No-Deal Brexit: Bank of England cuts growth expectations
The Bank of England cut its growth forecasts in the face of increased Brexit worries and a slowing global economy, says a Reuters report early Thursday morning. The bank gave no indication it was considering lowering interest rates like other central banks in developed countries.
This was done just a day after the U.S. Federal Reserve reduced rates for the first time since the global financial crisis. BoE said it still expected to raise borrowing costs gradually but also noted that it is hinged on a global pick-up as well as a “smooth” Brexit, something that is not at all guaranteed for now.
The BoE’s Monetary Policy Committee (MPC) voted 9-0 to keep rates unchanged at 0.75%, but the bank said rates could move either way, whatever form Brexit takes. Markets see increased risks of a disorderly, no-deal Brexit with new Prime Minister Boris Johnson committed to taking Britain out of the European Union on Oct. 31.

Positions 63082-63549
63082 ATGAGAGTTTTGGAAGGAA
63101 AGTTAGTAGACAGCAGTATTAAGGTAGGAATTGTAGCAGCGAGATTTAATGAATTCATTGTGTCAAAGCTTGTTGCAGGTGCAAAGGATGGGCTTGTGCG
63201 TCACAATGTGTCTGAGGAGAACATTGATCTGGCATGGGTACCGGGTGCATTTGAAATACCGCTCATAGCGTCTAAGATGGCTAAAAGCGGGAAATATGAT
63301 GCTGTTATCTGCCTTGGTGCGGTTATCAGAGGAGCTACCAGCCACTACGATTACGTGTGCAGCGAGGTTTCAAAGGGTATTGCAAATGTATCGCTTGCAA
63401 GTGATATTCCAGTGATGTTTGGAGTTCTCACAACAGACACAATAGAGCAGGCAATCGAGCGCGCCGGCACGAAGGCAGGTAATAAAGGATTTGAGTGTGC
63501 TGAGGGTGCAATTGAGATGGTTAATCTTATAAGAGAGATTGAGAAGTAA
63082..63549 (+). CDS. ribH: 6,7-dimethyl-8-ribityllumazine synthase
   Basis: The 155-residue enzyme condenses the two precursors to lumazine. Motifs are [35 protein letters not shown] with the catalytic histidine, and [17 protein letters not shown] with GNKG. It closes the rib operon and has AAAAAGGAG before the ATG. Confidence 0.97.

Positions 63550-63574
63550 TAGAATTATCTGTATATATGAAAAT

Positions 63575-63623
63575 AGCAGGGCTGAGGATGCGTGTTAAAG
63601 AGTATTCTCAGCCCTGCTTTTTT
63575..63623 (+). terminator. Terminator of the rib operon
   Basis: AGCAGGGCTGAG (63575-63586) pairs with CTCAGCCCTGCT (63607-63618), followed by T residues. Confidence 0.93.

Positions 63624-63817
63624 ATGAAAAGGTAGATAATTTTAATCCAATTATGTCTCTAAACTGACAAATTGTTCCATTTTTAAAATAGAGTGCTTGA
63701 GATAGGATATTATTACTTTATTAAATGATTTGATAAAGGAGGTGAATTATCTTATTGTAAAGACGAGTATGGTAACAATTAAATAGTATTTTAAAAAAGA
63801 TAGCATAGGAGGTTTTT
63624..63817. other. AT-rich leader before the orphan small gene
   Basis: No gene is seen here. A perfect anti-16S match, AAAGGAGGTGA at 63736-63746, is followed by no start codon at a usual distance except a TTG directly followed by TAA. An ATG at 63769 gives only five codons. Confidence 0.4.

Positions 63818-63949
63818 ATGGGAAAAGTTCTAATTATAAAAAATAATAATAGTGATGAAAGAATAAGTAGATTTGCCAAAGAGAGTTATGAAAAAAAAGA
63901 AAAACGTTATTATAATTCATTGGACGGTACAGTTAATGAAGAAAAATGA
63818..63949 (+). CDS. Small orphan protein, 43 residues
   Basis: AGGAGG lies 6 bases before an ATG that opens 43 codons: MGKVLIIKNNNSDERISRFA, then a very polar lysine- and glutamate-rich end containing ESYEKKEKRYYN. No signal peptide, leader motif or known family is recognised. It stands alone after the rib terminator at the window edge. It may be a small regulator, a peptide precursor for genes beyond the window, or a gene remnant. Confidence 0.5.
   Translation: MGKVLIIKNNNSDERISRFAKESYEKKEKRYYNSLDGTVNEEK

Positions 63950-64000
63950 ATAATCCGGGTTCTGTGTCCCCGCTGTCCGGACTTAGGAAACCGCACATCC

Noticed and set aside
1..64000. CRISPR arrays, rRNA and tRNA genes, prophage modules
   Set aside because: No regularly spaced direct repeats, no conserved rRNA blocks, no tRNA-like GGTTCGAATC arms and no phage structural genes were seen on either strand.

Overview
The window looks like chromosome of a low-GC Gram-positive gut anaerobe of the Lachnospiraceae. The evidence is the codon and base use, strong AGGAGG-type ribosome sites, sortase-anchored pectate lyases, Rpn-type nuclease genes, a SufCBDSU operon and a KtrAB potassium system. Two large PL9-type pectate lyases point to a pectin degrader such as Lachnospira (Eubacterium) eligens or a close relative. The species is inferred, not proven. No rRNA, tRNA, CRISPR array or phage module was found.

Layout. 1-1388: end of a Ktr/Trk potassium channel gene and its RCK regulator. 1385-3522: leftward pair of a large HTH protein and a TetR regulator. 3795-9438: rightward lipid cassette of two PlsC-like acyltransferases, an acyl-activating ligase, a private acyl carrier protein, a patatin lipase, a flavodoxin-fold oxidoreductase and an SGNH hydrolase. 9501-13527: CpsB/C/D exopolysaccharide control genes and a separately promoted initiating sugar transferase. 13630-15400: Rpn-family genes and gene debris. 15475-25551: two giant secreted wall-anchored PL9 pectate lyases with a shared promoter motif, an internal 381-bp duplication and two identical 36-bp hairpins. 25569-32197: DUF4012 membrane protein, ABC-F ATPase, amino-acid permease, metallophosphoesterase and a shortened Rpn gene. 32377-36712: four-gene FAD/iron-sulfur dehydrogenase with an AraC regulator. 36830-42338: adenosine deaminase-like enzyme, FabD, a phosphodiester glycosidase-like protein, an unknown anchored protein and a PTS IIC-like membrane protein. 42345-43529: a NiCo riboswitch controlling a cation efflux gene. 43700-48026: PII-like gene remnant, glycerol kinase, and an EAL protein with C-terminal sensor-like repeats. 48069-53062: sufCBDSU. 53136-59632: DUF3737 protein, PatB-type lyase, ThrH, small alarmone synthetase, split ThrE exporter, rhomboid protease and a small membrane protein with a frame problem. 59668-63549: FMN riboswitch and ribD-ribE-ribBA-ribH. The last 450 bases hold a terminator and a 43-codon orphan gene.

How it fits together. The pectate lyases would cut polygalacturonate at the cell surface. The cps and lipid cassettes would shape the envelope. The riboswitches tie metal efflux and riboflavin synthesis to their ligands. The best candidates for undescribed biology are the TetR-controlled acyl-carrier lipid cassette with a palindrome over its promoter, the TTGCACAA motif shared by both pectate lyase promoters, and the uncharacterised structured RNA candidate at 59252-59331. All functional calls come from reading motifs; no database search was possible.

BoE’s confessions among other things said that the situation on hand now led to a marked depreciation of the sterling exchange rate which is now seen as near a three-year low.
The bank report reveals that "Underlying growth appears to have slowed since 2018 to a rate below potential, reflecting both the impact of intensifying Brexit-related uncertainties on business investment and weaker global growth on net trade."
By Jude Chukwuemeka